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7

The Talmud (Shabbat 91a) discusses the minimum measurement of food that must be carried between domains on Shabbat in order to be obligated in punishment. The minimum shiur depends on what the intended use of the object is. A kegrogeret (the size of a dried fig, which is greater than or equal to a kezayit) is the minimum amount of food when the food is ...


5

The Lubavitcher Rebbe explains in his Haggada (Likkutey Taamim Uminhagim): The verse regarding the original Korban Pesach (Shemos 12:8) - "ואכלו את הבשר גו' ומצות על מרורים יאכלוהו" (They shall eat the flesh, roasted over the fire, and unleavened cakes; with bitter herbs they shall eat it) would seem to come as a counter-proof to Hillel's opinion that one ...


5

The Mishna (Pesachim 39a) lists five types of plants which are considered marror. They are: Chazeres Ulshin Tamcha Charchavina Marror. Although various opinions have been offered to define these five species, we only use those those species which are known by tradition to be marror. The first, Chazeres, is defined as Chasa which is commonly ...


4

It seems clear from Pesachim 39a that Chazeres (lettuce) is preffered for Maror. Several reasons are given. because both the Mishna and the Braisa of Shmuel's academy mention it first. R' Oshaya paskens that chazeres is preffered for the Mitzva. Rava, citing the similarity between the word lettuce (Chas) and pity (chasa) that The Merciful One took pity on ...


4

Well, here are the pros and cons as I see them: Iceberg lettuce: PROS: It's easy to find at any supermarket and cheap. As far as bugs go, take off the 3 outermost leaves, quarter it, rinse it, and you're done. No bug-checking required. (The bug-checking thing can be heard from Rabbi Genack here.) It's said that R' Yaakov Kaminetsky's usual Marror was ...


4

There is a כלל in the Talmud, כל הראוי לבילה, בילה מעכבת בו, כל שאין ראוי לבילה, בילה מעכבת בו. I.e. if there is an action required to be done (as part of a chain of actions), as long as one is able to do so, one does not need to actually do it. But if it cannot be done, the entire chain of actions is invalidated. The Gemara above speaks of a קרבן מנחה, ...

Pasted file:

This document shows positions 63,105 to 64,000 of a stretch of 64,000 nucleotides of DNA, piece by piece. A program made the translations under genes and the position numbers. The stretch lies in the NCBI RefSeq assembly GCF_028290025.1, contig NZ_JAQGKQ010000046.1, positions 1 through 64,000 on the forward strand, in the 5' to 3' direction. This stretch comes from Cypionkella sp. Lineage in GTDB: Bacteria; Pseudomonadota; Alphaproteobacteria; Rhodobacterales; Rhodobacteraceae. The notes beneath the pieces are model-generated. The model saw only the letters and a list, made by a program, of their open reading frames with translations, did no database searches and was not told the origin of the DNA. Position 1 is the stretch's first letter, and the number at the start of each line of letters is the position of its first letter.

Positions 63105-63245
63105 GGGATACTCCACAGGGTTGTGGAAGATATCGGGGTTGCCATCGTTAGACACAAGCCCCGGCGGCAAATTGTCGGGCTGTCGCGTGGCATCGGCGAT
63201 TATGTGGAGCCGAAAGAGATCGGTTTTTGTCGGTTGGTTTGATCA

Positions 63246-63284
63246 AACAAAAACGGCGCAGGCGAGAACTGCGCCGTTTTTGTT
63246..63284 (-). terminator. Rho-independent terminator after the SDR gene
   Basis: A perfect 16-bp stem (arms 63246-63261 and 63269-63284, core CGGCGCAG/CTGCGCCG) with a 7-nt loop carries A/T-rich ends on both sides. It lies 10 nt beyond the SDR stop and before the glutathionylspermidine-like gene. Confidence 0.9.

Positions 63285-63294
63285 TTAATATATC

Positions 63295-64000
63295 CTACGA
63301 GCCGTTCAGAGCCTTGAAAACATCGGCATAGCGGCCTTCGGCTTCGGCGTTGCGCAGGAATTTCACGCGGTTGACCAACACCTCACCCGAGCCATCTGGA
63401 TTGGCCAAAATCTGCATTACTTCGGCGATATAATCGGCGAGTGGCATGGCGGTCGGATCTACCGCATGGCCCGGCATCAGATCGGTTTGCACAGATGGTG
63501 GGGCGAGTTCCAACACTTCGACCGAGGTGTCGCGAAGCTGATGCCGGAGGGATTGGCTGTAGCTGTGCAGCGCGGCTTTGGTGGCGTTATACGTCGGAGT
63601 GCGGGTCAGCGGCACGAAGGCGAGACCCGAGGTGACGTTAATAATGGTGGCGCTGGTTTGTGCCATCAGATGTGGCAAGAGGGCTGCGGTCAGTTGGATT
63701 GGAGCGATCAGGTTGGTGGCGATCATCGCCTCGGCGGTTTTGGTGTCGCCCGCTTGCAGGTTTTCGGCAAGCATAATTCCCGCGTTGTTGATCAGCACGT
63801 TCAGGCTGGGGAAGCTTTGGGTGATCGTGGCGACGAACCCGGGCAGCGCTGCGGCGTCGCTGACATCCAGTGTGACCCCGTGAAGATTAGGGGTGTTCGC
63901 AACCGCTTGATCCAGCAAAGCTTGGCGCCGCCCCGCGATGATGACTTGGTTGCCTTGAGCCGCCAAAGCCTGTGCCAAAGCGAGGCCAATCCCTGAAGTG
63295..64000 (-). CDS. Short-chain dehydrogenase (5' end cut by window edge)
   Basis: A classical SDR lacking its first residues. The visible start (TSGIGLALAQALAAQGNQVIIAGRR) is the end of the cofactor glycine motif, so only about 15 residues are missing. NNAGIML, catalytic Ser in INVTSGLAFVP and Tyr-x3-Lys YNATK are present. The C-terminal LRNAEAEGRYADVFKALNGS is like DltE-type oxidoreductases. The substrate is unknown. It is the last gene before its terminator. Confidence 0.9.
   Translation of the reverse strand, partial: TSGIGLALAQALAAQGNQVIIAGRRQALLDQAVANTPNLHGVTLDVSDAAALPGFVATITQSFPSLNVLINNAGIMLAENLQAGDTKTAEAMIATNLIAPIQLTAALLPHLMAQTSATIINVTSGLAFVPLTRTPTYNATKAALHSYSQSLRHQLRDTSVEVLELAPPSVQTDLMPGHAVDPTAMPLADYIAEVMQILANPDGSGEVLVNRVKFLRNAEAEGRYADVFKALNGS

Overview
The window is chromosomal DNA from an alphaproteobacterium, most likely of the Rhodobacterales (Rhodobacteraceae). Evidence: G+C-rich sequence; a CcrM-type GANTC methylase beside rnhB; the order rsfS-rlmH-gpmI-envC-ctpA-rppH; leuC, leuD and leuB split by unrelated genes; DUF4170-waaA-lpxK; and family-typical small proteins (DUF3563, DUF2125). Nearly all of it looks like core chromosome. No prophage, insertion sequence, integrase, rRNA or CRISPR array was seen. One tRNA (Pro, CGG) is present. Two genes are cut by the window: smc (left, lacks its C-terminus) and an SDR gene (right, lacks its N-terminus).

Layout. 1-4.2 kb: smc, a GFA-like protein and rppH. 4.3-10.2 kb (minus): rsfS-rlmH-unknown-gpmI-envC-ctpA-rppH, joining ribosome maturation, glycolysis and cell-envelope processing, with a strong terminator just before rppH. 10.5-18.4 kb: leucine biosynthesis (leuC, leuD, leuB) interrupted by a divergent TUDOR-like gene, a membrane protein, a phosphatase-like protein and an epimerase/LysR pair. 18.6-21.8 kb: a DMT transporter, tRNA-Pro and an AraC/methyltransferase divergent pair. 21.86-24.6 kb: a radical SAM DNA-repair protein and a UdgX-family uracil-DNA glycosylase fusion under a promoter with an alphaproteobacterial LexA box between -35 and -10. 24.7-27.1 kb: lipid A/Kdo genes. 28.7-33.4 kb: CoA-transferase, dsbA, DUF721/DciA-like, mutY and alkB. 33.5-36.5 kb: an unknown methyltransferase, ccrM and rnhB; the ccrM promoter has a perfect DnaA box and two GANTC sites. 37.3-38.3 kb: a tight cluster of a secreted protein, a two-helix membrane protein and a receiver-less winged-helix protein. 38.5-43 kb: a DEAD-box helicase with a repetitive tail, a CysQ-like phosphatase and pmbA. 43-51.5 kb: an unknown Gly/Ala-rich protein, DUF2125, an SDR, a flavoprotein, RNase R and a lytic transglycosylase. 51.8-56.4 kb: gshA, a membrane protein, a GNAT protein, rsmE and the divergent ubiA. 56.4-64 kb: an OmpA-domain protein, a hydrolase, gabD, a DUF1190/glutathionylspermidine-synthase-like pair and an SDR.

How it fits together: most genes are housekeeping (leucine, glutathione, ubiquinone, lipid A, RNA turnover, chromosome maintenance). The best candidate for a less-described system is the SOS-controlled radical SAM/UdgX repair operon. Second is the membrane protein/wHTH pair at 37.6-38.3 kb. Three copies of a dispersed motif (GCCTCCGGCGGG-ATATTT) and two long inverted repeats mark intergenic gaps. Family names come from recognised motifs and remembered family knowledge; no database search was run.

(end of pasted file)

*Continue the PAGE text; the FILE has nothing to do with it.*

4

The Chabad custom (Sefer Haminhagim Chabad, Haggada im Likkutey Tammim Uminhagim, see also Aruch Hashulchan 473:14) is to use a combination of ground horseradish and Romaine lettuce. We put the ground horseradish inside the lettuce and dip that into the charoses. Shulchan Aruch (473:5) rules that one may combine the different types of Maror, and this custom ...


3

Rambam Hilchos Chanuka 3:5: ולמה מברכין על יום טוב שני, והם לא תיקנוהו אלא מפני הספק--כדי שלא יזלזלו בו. Why do we make a blessing on the second day of Yom Tov, as it was only established as a safek? In order that people do not come to disrespect the day If Yom Tov sheni was dealt with differently, in ways that treat it on a lower level due to ...


3

No, it can not be used because if it's in vinegar for longer than 24 hours it's considered cooked. And even less than that is not good since the surface is "cooked". Buy Mason Jars - they are airtight and excellent for this. Walmart/Target/etc sell them by the case and they are pretty cheap - about $1 per jar.


3

Shaar Hakollel (48:11) says that indeed some people, because of this difference in terminology, do use different species for each one. Their rationale, he says, is that they're not sure which are the five species listed in the Mishnah (Pesachim 39a), so they prefer to use an actual bitter vegetable (horseradish, I guess) for maror, and then lettuce for ...


2

Since 2-3 years ago when there was some whole supposed problem with the Romaine I have not seen anywhere the Dole / Fresh Express romaine with a Star-k. However I was in Queens this past week in Aron's Kissena Farms and they had Dole Romaine Lettuce with a Star-k.


2

I can't quite answer your question, but this could get you started: A. Depending on how you translate the items listed in the Mishna and Gemara there, they may all be members of the composite/lettuce/daisy family. (The one that stands out like a sore thumb is horseradish, which Rabbi Hershel Welcher admitted does not fit according to modern-day analysis of ...


1

We use unground horseradish. If you can't handle the gases in it, let it sit out for a few hours. Or wrap it in foil right after cutting for the full effect. We also use romain lettuce bases (not the leaf, the base of the plant) for those who don't want the horseradish (or as a supplement for those who can't eat a ke-zait of it).


1

The other vegetable is probably the one used for karpas, if I understand the Ramba"m in Hilchos chametz umatza 8:1,2 correctly. It is clear from the g'mara on which these halachos are based (P'sachim 114b) and Tosafos (ad loc.) that chazeres (i.e. some type of lettuce) is the assumed species of maror and a suitable species of karpas as well.


1

I know this doesn't answer your particular question, but I've seen at WalMart (here in St. Louis, for what it's worth) a store brand of bagged lettuce with the K-ORC from San Francisco, which I don't know anything about. It may be worth looking into the K-ORC and calling WalMart.


1

When one eats the marror, he is obligated to dip it into charoses and then to shake off the charoses before eating it. If the charoses remains on the marror, it would give off its sweet taste to the marror that is supposed to be bitter (Shulchan Aruch 475:1). When one eats the korech, the Shulchan Aruch (ibid.) rules that one must follow the same ...



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